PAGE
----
Since the election of Donald Trump the phrase Man Baby has appeared often. Baby is perhaps an exaggeration. Man Boy is better. A Man Boy, we have discovered, is an impatient bully who has an exaggerated sense of entitlement. Man Boys, which may or may not be the plural, think they are entitled to everything their mothers promised them and everything that their inferior mothers lacked the ability to imagine. Man Boys do not regard women as their equals. They cannot. They have feelings of superiority to most human beings. So far the term Man Boy has been used by left wing critics to puncture the reputations of greedy and vulgar businessmen and coarse right wing politicians.  But Man Boys are everywhere. Working class gangsters are Man Boys. This should be no surprise. Gangsters are violent and unpleasant but they have the same interest in money as businessmen.   Man Boys, though, are not just interested in money.   Writers and filmmakers include a fair number of Man Boys.   Bohemia, the cultural homeland and not the place, is full of Man Boys and even Women Girls.   The creative Man Boy witnesses chaos and suffering and rubs his hands at the prospect of an idea for a film.   Twisted violence and torture can make Man Boys giggle.


Nicolas Winding Refn is the other famous Danish filmmaker and not the one everyone knows.  Like Lars Von Trier, he is talented but a little odd. Although we had seen it all before somehow his film Drive impressed the critics. Winding Refn is a stylish director and he has a sense of character and destiny.  This strength undermined a film about an existential loner and his motor car but what the hell.  Camus has been long dead, more the pity. The films of Winding Refn and Von Trier are bold but also self-important. People give them millions of dollars to spend, which means that there are more than a few people who can live with self-importance. Valhalla Rising was an attempt by Winding Refn to match the epics of the equally odd Werner Van Herzog.  Valhalla Rising cost nearly $6m and made $31,000.   Even money launderers would baulk at that but perhaps that film was more self-important than bold. Winding Refn and Von Trier may just be the challenging filmmakers that audiences need if we are to survive jaded modernity.  Or they may be Man Boys, adult versions of the kind of children who giggled when they were asked to wipe their noses. To the surprise of no one Winding Refn directed a film that was based on the life of Bronson the violent criminal. Now incarcerated in Broadmoor amongst the violent and insane the troubled armed robber Bronson has assaulted an awful lot of people. Sometimes he holds his victims hostage. He also paints and writes poetry. Bronson is a role model for Man Boys everywhere.  Donald Trump may be a fan.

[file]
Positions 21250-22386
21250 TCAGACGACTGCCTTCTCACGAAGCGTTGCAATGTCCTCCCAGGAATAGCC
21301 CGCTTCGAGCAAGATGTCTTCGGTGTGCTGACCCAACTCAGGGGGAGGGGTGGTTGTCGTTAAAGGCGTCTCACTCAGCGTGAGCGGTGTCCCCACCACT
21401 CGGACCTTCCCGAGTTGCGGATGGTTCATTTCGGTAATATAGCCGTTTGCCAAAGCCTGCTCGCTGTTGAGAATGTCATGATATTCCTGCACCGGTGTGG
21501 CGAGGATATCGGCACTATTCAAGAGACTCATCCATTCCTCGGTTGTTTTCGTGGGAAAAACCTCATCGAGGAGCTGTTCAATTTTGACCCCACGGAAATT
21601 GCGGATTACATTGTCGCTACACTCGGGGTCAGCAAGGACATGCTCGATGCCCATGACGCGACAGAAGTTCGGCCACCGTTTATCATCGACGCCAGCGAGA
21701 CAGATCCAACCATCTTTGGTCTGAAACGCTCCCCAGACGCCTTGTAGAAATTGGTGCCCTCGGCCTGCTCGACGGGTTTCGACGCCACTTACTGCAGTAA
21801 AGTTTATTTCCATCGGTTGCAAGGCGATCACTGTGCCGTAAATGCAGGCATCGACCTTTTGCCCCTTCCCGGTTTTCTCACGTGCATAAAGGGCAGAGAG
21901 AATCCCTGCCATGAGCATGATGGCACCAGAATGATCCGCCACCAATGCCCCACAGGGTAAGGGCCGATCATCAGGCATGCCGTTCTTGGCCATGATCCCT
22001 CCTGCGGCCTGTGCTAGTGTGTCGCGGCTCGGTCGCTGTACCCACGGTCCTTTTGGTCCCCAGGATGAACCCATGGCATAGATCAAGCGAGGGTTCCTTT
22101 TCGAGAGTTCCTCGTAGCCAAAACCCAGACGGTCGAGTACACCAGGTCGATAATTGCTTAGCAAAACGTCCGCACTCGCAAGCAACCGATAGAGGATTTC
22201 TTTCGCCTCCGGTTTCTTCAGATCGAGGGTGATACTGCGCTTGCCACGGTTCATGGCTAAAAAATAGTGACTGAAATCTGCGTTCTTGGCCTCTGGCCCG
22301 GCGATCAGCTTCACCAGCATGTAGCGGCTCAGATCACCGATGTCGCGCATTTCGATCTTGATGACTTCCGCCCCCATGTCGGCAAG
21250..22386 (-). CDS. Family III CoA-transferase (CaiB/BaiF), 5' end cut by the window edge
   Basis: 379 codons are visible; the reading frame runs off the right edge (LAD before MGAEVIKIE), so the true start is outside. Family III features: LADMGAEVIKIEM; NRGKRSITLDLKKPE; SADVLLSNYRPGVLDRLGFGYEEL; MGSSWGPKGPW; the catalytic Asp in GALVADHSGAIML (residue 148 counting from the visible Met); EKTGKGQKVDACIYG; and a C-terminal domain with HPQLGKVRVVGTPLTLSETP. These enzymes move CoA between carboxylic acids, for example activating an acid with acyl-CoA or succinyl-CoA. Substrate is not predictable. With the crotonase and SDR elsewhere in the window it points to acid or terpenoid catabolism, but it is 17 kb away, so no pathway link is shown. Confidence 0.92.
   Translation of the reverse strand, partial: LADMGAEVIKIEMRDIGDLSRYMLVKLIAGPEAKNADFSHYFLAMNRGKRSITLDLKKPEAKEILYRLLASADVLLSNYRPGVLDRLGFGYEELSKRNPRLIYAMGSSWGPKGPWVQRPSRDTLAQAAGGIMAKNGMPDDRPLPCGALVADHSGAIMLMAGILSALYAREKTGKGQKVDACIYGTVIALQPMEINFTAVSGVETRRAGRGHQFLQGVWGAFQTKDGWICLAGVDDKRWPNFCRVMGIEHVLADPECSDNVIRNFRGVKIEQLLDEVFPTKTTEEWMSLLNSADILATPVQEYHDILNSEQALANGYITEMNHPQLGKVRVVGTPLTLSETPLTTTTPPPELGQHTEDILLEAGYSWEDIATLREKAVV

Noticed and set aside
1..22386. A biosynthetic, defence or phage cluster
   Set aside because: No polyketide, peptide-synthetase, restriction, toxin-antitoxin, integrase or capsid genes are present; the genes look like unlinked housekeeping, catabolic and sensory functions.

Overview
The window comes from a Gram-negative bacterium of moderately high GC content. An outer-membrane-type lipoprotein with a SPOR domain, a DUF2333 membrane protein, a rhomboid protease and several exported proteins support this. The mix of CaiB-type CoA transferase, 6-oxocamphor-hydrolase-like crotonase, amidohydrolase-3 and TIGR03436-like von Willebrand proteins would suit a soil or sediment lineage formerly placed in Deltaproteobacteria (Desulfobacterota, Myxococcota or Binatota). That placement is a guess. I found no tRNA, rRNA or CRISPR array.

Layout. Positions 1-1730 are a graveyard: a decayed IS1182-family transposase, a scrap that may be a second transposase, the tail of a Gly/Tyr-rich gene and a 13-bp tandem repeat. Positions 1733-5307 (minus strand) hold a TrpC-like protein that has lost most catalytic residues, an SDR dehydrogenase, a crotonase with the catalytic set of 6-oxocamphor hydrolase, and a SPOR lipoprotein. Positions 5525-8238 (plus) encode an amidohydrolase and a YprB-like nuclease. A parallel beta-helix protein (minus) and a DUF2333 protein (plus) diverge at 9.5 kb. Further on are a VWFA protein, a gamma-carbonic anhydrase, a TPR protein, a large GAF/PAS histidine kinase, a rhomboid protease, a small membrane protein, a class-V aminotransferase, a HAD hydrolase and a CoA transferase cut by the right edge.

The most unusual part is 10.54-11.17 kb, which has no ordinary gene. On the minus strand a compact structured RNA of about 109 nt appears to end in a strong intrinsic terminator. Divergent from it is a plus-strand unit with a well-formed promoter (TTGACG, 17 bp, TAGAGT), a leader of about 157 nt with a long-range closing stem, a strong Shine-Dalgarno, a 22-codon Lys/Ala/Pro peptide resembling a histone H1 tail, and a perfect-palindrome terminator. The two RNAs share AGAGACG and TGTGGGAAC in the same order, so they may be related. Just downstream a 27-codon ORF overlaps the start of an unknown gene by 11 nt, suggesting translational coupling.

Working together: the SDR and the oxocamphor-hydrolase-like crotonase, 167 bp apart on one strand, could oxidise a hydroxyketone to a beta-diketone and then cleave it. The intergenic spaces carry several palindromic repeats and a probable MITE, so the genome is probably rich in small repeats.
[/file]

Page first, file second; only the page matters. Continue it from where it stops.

For those inspired by the Danish record on economic equality and education the term Copenhagen Underworld may sound like an oxymoron. It is not. Winding Refn and Von Trier may be Man Boys but, because they have neither illusions nor moral aspirations, their films can sometimes benefit . The people in Pusher are unpleasant, and their immorality is convincing. These people want the freedom to be better but not in the way Camus imagined. They want more money, status and gratification.

Pusher is the first of a trilogy.   All are set in Copenhagen. Some of the characters appear in more than one film.   Winding Refn was reluctant to make sequels to Pusher but he needed to earn money because he was in debt. Valhalla did not rise.   When potential film projects are mentioned, the name of Winding Refn is often mentioned. Film directors who survive know what it is like to be a desperate hustler. Winding Refyn has also talked about how the second in the Pusher series reflects his own complicated relationship with his father.   This may be why that film is the best of the trilogy.  The series began, though, with a frantic search for money.